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Messages - staehpj1

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Routes / Re: Southern tier in the summer time
« on: May 28, 2015, 07:55:28 pm »
I did the ST starting in February and wouldn't even consider doing the ST in Summer myself.  If you like hot weather you might be happy doing it in Summer, but it sounds pretty awful to me.  Personally the only reason I did the ST was because it was something I could do in the Winter.  I found the scenery kind of boring the large majority of the way.  The food and the people helped make up for the scenery though.

The TA was hot enough in Summer.

General Discussion / Re: Flying With Touring Gear
« on: May 26, 2015, 10:49:37 am »
BTW...If you will be brining a stove you might consider shipping it in the bike box because of residue. My stove and empty fuel bottle fit easily inside my bike box.

Another option is a home made pop can stove.  I have never had one get taken even when I took it in my carry on by mistake and they swabbed everything in my bag, but you could take a brand new one since they are essentially free.  Also in a pinch you could make one on site.  I have found that alcohol is easier to find when on tour than gas cartridges too.  I typically use yellow Heet.

Gear Talk / Re: Flashlights for bike are needed
« on: May 26, 2015, 10:43:18 am »
Other than a blinkie for the bike my only light on most trips is a tiny .25 ounce eGear Pico that I wear on a cord around my neck.  I don't use it all that much and when I do it is typically for a few seconds at a time.  So the battery lasts me for a full coast to coast trip and more.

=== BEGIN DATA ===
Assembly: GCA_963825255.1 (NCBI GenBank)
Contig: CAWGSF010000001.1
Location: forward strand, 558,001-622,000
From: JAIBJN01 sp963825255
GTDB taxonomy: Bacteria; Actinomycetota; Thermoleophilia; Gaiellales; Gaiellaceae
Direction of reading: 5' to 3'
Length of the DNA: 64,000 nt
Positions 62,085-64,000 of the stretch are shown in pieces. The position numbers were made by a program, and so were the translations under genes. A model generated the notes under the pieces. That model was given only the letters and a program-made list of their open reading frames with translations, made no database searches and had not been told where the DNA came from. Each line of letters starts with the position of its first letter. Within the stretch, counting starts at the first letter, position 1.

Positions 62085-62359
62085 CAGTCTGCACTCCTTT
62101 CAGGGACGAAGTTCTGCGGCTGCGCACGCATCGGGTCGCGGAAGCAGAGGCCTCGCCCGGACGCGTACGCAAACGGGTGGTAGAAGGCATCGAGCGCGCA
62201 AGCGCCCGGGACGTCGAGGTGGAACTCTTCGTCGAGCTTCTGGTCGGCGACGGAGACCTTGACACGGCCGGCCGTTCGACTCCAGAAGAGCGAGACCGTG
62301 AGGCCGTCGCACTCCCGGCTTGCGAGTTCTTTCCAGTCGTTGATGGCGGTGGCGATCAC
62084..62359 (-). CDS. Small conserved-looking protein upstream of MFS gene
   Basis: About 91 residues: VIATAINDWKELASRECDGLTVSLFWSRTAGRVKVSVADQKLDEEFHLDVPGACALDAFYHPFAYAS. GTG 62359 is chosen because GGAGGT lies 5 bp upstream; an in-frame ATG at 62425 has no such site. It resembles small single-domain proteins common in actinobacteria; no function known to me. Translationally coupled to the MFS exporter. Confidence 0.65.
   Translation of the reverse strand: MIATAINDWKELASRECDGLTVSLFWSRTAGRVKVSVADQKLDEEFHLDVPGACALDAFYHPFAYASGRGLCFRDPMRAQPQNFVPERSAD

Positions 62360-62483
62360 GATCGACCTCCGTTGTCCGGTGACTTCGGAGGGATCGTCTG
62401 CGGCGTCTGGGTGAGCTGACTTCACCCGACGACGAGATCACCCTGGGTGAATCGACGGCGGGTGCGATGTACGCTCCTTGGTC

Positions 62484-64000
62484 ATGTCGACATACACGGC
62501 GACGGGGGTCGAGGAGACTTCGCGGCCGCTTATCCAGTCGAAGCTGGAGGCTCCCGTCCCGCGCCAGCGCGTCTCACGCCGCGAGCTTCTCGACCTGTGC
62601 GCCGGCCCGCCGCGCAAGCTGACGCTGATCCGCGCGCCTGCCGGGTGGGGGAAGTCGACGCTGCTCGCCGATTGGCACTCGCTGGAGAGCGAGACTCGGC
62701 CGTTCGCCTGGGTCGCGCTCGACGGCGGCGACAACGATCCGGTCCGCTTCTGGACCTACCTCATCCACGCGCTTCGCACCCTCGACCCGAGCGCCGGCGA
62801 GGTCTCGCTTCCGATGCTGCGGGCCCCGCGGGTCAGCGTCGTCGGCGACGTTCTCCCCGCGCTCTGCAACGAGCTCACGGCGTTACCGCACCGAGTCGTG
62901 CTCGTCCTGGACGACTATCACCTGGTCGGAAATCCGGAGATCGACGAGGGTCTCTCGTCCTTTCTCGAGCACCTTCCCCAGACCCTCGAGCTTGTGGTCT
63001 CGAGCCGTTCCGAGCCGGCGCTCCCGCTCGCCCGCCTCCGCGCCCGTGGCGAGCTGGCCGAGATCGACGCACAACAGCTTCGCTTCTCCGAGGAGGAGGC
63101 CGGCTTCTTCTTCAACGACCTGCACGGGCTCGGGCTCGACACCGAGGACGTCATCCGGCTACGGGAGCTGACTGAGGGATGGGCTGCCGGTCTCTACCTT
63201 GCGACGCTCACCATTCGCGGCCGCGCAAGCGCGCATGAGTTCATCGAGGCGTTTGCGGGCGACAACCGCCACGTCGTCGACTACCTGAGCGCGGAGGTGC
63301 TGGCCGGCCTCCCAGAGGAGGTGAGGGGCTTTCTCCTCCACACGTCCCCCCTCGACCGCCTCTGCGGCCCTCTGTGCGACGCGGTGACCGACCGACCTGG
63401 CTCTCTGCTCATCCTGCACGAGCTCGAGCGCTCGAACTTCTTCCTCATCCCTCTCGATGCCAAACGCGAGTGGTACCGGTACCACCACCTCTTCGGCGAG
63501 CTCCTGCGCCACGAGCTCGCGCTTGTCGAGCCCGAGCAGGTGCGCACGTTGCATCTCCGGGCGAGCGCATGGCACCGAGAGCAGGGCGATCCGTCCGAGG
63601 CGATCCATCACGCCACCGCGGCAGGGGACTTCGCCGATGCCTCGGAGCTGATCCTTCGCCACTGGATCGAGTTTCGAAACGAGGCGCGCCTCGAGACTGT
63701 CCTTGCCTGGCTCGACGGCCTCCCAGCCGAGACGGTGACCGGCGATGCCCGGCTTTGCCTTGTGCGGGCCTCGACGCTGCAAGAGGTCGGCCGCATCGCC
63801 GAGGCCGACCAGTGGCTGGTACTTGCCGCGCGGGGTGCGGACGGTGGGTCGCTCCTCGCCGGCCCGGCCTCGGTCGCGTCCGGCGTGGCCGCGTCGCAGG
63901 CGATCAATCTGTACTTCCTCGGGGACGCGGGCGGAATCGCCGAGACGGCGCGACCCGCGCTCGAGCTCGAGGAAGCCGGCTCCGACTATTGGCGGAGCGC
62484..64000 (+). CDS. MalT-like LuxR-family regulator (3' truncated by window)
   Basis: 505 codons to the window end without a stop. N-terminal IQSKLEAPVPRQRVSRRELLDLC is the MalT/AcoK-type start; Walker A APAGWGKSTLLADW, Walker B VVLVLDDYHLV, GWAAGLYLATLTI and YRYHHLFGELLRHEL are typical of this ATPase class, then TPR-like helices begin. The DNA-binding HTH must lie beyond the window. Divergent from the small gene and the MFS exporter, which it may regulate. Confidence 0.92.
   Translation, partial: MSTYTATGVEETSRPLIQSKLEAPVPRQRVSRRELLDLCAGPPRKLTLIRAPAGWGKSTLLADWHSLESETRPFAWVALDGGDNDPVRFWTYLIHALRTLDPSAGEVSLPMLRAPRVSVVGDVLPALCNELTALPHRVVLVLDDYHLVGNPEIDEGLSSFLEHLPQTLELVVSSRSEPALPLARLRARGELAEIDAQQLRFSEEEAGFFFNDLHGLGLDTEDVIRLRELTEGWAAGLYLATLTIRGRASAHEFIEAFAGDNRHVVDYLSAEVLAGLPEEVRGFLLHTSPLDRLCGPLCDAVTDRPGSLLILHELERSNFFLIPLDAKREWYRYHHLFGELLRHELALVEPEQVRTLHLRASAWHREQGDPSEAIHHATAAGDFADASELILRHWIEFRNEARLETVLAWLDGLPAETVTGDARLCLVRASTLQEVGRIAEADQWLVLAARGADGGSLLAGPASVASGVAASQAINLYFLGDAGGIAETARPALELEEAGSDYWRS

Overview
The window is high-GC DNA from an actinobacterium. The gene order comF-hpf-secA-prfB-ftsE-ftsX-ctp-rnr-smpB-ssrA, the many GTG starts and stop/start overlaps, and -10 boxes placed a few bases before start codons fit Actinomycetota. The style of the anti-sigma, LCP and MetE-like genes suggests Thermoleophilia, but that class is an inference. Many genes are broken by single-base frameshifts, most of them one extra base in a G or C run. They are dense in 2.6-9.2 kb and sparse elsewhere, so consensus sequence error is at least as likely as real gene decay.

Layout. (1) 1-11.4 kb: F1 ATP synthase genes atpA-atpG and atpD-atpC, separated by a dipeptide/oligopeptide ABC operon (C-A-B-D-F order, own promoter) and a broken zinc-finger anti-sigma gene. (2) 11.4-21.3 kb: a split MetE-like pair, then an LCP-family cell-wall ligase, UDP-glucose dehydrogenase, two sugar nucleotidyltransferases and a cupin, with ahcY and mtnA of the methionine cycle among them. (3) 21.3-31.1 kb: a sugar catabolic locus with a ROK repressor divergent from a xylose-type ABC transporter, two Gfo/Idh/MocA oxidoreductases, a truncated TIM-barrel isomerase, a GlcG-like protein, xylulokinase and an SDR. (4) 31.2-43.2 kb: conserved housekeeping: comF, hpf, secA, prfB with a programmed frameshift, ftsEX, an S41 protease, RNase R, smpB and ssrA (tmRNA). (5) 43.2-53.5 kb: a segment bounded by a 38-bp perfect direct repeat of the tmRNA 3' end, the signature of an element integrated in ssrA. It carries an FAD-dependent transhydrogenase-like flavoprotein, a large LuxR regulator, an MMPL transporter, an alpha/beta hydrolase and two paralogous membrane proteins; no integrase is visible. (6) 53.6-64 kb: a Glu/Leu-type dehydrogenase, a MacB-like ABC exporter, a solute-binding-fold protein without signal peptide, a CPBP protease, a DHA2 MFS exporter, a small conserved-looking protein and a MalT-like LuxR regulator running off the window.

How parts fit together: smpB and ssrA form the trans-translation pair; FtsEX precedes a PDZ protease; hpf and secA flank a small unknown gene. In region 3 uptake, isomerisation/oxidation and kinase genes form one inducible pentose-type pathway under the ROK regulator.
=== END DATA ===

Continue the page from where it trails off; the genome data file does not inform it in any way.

Having a light fail on tour isn't that big of a hardship since you will be able to pick something up in just about any store and doing without for a night is not a big deal.  I recommend something smallish and fairly inexpensive.  I think folks get pretty carried away with high dollar fancy tactical lights.  Sometimes good enough is good enough.

A headlamp with an elastic headband works well if you use a light a lot in camp.

General Discussion / Re: Flying With Touring Gear
« on: May 26, 2015, 07:42:47 am »
I always take the bike and gear as checked luggage on the way to a tour.   I have sometimes used a cheap duffel, but a used thrift store suitcase is my preferred choice when carrying enough to need it.  I generally find them for $6-7 at Goodwill and then discard them at the airport.  Be sure to ask where you can leave it and leave it open so it is obvious it is empty to avoid creating a bomb scare.

I have also used cardboard boxes, but the airlines usually specifically do not accept responsibility for damage to stuff in cardboard boxes.

Recently I have been packing much lighter and find that I can fit my bike and all my gear in a soft case and still keep it under 50 pounds, especially if I have a few pounds of my gear in a carry on.

Theft by the baggage handlers?  That seems like a VERY long shot to me.  A bit of used clothing and some used camping gear doesn't sound that tempting to a theif.  I personally wouldn't even consider that as a risk.  Loss can occur, but that is true of just about any method of shipping and the risk isn't that high IME.

General Discussion / Re: Baton Rouge to Miami
« on: May 25, 2015, 07:10:48 am »